- Outcome 7: Education
- Outcome 8: Employment
I have changed the order because I do not believe our society will be well served (and resources well spent) by people disabled by mental injury and illness if 1-6 are not fulfilled before the person becomes involved in education and employment.
Also comments within the introduction of the Strategy appear to not cover mentally injured abuse victims and discount people with mental injury as a result of abuse and overwhelming trauma as disabled.
I find it interesting that the people writing this document think there has been real progress, when I have only seen worsening statistics in suicide, self-harm, violence and sexual offences. More people living on the streets, in unsafe unstable environments, more dysfunction and badly serviced, if in fact getting any services at all.
The convention was ratified in 2008 – that is eight years ago and things have deteriorated for those with stress disorders. It is a condition of the convention that things continually improve for disabled people – they are not.
Children disabled by abuse and overwhelming trauma (which causes a mental injury) are poorly served, living dysfunctional lives of unresolved trauma that impacts on them and those around them every day – it can lead to years of unnecessary suffering, poverty, alienation, suicidal ideology, addiction, phobias, eating disorders, aggressive behaviour, etc. Many only coming into contact with services through welfare, police and justice agencies. For some prison fulfils many of the psychosocial needs they don’t have met in a hostile and uncaring community.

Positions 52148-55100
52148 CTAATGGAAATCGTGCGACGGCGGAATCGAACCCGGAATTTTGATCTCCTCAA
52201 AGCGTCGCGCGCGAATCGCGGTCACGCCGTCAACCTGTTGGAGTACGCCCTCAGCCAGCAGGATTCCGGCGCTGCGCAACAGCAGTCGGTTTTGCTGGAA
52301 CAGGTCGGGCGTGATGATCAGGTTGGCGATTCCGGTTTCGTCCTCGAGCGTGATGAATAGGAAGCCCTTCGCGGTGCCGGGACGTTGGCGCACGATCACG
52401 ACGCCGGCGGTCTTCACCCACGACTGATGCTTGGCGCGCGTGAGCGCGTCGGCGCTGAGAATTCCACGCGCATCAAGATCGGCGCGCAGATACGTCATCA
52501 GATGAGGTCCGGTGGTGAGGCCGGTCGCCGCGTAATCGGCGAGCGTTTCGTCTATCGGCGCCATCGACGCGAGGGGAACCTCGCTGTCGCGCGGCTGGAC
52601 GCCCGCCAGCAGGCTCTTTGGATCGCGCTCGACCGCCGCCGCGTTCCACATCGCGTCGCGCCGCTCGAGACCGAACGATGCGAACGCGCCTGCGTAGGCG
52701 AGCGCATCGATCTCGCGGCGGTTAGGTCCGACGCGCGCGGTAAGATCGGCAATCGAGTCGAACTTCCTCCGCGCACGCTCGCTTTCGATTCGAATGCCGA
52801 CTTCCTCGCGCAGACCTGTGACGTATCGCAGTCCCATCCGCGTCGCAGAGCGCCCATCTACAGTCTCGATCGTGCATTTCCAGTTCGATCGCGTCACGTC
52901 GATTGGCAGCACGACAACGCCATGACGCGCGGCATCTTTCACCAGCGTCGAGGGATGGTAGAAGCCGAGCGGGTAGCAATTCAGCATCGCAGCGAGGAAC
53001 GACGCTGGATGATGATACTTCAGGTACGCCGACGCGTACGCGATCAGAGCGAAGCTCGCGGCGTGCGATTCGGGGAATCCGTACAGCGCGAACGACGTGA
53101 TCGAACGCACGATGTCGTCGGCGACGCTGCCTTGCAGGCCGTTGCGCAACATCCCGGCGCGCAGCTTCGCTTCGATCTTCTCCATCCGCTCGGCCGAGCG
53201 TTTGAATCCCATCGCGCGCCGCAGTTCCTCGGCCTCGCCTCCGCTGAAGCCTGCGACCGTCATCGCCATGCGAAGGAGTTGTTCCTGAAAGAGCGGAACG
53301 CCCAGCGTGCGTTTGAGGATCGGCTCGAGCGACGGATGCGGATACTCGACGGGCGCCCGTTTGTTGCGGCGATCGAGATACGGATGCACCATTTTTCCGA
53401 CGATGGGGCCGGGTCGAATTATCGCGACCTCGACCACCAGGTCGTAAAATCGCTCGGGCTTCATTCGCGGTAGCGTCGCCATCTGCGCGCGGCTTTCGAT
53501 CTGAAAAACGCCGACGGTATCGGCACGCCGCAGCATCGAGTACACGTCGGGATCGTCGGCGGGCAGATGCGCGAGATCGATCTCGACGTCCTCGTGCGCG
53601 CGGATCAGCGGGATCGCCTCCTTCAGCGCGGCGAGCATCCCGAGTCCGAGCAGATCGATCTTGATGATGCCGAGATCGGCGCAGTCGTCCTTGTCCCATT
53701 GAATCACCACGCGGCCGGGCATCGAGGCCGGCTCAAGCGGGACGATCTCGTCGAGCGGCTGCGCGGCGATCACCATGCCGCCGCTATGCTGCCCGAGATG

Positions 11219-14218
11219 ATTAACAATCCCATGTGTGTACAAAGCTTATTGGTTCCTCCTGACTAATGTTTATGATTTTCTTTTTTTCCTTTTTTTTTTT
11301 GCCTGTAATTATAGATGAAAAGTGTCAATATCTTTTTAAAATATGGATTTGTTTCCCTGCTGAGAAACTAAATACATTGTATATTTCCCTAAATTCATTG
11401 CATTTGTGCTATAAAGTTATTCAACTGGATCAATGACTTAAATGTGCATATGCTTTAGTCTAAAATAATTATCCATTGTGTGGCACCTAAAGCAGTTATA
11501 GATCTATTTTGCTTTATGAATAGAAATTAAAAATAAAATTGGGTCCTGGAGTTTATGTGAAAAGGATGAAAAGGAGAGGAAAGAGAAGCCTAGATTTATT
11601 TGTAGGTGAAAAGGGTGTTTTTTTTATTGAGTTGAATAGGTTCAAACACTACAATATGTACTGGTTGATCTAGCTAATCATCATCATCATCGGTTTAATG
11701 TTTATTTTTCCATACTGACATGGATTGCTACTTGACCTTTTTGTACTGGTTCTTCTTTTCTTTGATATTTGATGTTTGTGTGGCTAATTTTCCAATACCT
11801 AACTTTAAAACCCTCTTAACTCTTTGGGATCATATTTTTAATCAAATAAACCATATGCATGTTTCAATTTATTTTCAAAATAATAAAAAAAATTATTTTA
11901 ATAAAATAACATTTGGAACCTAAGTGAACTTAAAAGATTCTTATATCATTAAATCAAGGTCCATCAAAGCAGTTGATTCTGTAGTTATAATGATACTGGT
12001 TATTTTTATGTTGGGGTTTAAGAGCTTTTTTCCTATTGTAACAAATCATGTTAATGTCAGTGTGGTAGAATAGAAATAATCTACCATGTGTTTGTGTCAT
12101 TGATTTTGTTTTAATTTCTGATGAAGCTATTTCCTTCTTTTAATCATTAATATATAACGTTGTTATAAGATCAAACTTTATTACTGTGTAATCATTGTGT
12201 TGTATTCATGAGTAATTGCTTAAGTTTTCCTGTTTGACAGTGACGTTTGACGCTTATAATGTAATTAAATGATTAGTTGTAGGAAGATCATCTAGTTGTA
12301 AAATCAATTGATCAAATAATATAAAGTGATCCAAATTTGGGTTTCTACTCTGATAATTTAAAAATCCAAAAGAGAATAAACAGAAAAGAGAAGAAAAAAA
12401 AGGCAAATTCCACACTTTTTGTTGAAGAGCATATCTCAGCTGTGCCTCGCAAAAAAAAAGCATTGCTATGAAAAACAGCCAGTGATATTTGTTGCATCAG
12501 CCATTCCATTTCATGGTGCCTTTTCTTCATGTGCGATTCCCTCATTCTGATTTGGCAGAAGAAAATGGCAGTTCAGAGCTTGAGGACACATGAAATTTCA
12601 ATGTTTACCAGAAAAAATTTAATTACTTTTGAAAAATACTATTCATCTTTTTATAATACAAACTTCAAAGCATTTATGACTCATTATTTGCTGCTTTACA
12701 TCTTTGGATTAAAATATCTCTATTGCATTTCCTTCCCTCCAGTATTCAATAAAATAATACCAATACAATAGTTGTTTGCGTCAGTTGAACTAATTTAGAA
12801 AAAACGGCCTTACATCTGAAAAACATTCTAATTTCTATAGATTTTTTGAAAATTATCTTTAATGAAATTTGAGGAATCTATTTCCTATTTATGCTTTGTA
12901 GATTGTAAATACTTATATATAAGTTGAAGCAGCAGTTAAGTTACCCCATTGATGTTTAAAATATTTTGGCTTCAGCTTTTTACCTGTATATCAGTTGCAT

Overwhelming unresolved trauma as a child (eg sexual, physical and psychological abuse) and neglect affect brain development. It has to be accepted some of these children will need life-long support to be well functioning parents and valued members of society.
A positive aspect to stress disorders is the heightened right brain activity, which includes creativity – which is why the arts are so fundamental in the expression, healing and resolving of trauma. I find poetry, writing, music and other creative arts very therapeutic, but my expression of these is hampered by my disorder and no access to resources to develop and be valued for my talents.
My Vision Statement for Mental Injury Services:
To be a world leader in the
and support of the mentally injured.
to have a positive affect on
the happiness and prosperity
of all the community.
I would also point out that the strategy has had very little input from families with histories or issues with abuse and trauma. To me it is very focused on physical and sensory disabilities with little acknowledgement of psychological and emotional ones. It was noted earlier this year that people with mental health issues are the least wanted as neighbours and most victimised. It is well known that many of those with long term mental health issues are homeless or stuggling to provide themselves a safe home.
Community is not changing it is getting worse, with good reason, so many dysfunctional and dangerous mentally injured and ill people are rotting with few or no services in the community – services they are entitled to under ACC, health, disability, criminal, imperial, human rights and bill of rights laws. The Community are scared as are those with mental health issues continually denied professional treatment care rehabilitation along with access to justice and safety – but nowhere near as scared as the disabled.